Popular understanding about genetics has it be known that you get what you get.
Like continental drift, those twisted strands of genetic material may change imperceptibly over time but are ultimately fixed for life. Much like the pages in a novel, your story comes pre-written.
This view is what led to a year’s long project in which the human genetic code was revealed. This information should have unraveled all of the mysteries of human health, vitality and life expectancy, but it did not. It turns out there are many more subtle influences on genetic expression. Genes are not carved in stone, but are rather a responsive foundation that reacts to all environmental factors. Your diet, hydration, sunlight exposure, movement level and even feelings and stresses are interpreted by your DNA. Certain sections of DNA can turn on and off based on these interactions. Where we used to see genes as changing slowly over generations, it is much more likely that they change daily.
This interaction between genes and environmental exposures is referred to as epigenetics.
From the epigenetic viewpoint, we have far more control over our genetic expression than was once thought possible. We exercise that power through daily choices and priorities. There are limitations, of course. An adult can certainly not make herself or himself taller by optimizing the quality of drinking water, but individuals can have a significantly positive impact on their health outcomes and risk of disease.
The daily choices we make that affect our health and DNA expression extend far beyond us as individuals. The epigenetic changes that occur in one generation can actually be passed down to the next generation. This means that parents who are experiencing lifestyle-related poor health can have children whose baseline health level is even lower than that of their parents. Evidence shows that those factors affect our grandchildren as well. Luckily, positive health choices are similarly passed on. It works the same way in the reverse direction of our family tree. We either reap the benefits or suffer the consequences of the lifestyle choices made as far back as our grandparents.
Optimizing epigenetic changes is important for your own health, as well as for the health of the generations that will come after you.
These begin at conception and continue for life. If you have not yet had children – but plan to – you are at a place of immense power. Address your health issues now to maximize the genetic wealth you will pass on to your children. If you have already had children, it is not too late to start making the best possible choices. These choices will not only help your children to experience better health and wellness themselves but also to learn strategies for keeping their own children healthy.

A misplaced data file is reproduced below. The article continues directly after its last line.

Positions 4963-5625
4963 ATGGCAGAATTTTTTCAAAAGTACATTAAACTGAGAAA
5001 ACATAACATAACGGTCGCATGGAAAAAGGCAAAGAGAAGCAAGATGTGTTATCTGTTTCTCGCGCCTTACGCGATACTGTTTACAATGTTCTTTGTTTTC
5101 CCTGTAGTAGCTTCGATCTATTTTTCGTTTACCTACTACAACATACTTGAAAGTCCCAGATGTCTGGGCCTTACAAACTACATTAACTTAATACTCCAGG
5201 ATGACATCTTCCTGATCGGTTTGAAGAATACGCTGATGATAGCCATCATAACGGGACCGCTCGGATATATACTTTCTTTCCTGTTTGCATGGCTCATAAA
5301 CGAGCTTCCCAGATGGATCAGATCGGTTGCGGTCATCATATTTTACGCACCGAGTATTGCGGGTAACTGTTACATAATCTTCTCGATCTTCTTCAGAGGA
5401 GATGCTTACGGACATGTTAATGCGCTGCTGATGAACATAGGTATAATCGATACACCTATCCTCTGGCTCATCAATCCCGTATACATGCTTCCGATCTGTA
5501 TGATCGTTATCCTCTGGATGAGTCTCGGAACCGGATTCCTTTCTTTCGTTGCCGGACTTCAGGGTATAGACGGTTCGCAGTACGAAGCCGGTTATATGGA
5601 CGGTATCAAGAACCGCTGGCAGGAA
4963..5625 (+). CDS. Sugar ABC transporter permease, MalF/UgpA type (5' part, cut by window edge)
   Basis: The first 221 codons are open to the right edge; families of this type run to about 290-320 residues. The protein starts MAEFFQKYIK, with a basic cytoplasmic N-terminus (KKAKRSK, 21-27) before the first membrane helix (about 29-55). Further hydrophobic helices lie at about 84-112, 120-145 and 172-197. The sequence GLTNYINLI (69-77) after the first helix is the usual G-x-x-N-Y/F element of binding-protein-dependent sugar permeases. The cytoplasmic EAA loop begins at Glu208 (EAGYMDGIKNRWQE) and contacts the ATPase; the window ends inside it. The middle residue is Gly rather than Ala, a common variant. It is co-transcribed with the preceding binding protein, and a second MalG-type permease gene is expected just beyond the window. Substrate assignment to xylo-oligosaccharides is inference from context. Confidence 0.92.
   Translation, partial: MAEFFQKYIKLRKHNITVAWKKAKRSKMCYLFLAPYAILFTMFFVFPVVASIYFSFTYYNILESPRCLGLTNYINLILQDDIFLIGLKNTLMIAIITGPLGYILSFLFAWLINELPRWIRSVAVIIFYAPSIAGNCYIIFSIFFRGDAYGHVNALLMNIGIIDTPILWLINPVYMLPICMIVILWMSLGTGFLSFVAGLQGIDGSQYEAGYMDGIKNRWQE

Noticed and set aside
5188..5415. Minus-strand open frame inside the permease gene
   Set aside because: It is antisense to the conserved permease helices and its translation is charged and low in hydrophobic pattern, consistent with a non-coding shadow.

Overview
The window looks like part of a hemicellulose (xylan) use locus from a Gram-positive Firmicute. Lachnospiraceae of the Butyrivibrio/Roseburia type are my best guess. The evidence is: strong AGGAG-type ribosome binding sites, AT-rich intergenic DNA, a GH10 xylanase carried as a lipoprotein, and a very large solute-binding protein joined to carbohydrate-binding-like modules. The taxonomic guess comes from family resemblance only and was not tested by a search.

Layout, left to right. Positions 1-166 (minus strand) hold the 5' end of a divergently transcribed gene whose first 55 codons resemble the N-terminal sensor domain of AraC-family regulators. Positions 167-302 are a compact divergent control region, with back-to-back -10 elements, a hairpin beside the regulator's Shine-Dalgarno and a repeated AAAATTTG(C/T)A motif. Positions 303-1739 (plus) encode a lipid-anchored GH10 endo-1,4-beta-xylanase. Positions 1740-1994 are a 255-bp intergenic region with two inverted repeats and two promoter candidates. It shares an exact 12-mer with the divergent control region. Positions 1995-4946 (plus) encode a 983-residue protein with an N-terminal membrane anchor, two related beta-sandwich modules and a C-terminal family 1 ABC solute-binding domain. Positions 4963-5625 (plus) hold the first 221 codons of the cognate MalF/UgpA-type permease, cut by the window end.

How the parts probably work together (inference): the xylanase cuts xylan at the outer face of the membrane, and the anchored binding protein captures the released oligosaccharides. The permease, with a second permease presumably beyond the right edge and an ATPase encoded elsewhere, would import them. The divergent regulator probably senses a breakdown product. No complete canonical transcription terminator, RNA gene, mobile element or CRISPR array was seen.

Here are Some of the Top Priorities:
- Eat the best foods possible. Just because you did “fine” with toaster pastries as a kid does not mean your own children will fare as well. The effects of processed, nutrient-poor foods compound through generations. Eat a wide variety of whole plant and animal foods and serve them to your family. If you are not already involved in hunting, fishing, or gathering wild foods, start! You get the added benefit of combining the health promoting elements of nature exposure, movement, and community with the best nutritional choices.
- Drink filtered water. Tap water has many chemical additives and bottled water is often the same, just dressed up fancy. Buy the best filter that is affordable for you, such as reverse osmosis. Even a counter-top pitcher filter is probably better than nothing. Get most of your hydration from pure water. Avoid trying to get your ounces from other beverages like milk, juice, soda, or coffee. Plain water is best.
- Avoid chemicals and toxins. This can be a truly overwhelming task as you become aware of the myriad toxins you face every day. Choose one change to make and then next month another. Beauty and cleaning products, processed food additives, automobile exhaust, unnecessary pharmaceuticals, plastics and cigarette smoke are good considerations when trying to reduce or eliminate your toxic exposure.
- Manage stress. One of the most fascinating aspects of epigenetics – in my view – is the discovery that the effects of stress and trauma are multigenerational. Poverty, neglect and abuse leave marks on DNA that can not only impact an individual for life, but be passed on to children. While these kinds of changes are documented and observable, it is reasonable that the accumulation of smaller, frequent stresses would have a similar result. If you are a trauma victim, seeking counseling or therapy may be a very smart move. If you experience high levels of stress from a demanding job or life situation, find an outlet and/or begin practicing breathing exercises, meditation or yoga. Practice mindfulness and try to assume a positive, optimistic outlook.
Making these changes a priority can have wide-reaching and long-lasting effects for your own genetics and the genes of those who will come after you. As Mark Sisson says,
“There are multiple future possible versions of you. It’s up to you to decide which version you will become.”
Editor’s Note: Sara Kennedy is a certified nutritional therapy consultant. She is the owner of Renegade Wellness found on Facebook at www.facebook.com/paleoalaska. Reach her online at www.thriveak.com.